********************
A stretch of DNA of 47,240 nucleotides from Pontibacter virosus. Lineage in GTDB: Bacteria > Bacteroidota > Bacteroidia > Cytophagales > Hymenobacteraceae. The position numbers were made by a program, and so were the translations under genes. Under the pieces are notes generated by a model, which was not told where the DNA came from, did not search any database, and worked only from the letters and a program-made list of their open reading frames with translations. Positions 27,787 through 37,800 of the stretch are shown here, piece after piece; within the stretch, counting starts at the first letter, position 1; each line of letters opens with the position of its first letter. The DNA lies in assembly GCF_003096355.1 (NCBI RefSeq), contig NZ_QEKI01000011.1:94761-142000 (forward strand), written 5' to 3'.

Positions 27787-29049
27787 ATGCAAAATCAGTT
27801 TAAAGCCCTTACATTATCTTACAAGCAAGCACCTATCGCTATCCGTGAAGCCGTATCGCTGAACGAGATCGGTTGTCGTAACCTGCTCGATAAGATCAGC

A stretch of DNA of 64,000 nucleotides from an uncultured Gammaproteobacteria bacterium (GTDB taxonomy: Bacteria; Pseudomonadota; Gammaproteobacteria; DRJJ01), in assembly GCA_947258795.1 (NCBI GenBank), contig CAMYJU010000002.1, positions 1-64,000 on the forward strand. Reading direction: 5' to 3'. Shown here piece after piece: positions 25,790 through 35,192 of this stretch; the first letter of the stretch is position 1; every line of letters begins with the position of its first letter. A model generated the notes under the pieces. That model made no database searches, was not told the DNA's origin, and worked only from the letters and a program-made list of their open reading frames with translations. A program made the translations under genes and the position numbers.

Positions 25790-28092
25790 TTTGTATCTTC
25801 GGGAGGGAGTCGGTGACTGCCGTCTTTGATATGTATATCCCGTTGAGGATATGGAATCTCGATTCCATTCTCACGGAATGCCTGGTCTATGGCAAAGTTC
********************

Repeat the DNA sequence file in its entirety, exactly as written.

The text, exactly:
A stretch of DNA of 47,240 nucleotides from Pontibacter virosus. Lineage in GTDB: Bacteria > Bacteroidota > Bacteroidia > Cytophagales > Hymenobacteraceae. The position numbers were made by a program, and so were the translations under genes. Under the pieces are notes generated by a model, which was not told where the DNA came from, did not search any database, and worked only from the letters and a program-made list of their open reading frames with translations. Positions 27,787 through 37,800 of the stretch are shown here, piece after piece; within the stretch, counting starts at the first letter, position 1; each line of letters opens with the position of its first letter. The DNA lies in assembly GCF_003096355.1 (NCBI RefSeq), contig NZ_QEKI01000011.1:94761-142000 (forward strand), written 5' to 3'.

Positions 27787-29049
27787 ATGCAAAATCAGTT
27801 TAAAGCCCTTACATTATCTTACAAGCAAGCACCTATCGCTATCCGTGAAGCCGTATCGCTGAACGAGATCGGTTGTCGTAACCTGCTCGATAAGATCAGC

A stretch of DNA of 64,000 nucleotides from an uncultured Gammaproteobacteria bacterium (GTDB taxonomy: Bacteria; Pseudomonadota; Gammaproteobacteria; DRJJ01), in assembly GCA_947258795.1 (NCBI GenBank), contig CAMYJU010000002.1, positions 1-64,000 on the forward strand. Reading direction: 5' to 3'. Shown here piece after piece: positions 25,790 through 35,192 of this stretch; the first letter of the stretch is position 1; every line of letters begins with the position of its first letter. A model generated the notes under the pieces. That model made no database searches, was not told the DNA's origin, and worked only from the letters and a program-made list of their open reading frames with translations. A program made the translations under genes and the position numbers.

Positions 25790-28092
25790 TTTGTATCTTC
25801 GGGAGGGAGTCGGTGACTGCCGTCTTTGATATGTATATCCCGTTGAGGATATGGAATCTCGATTCCATTCTCACGGAATGCCTGGTCTATGGCAAAGTTC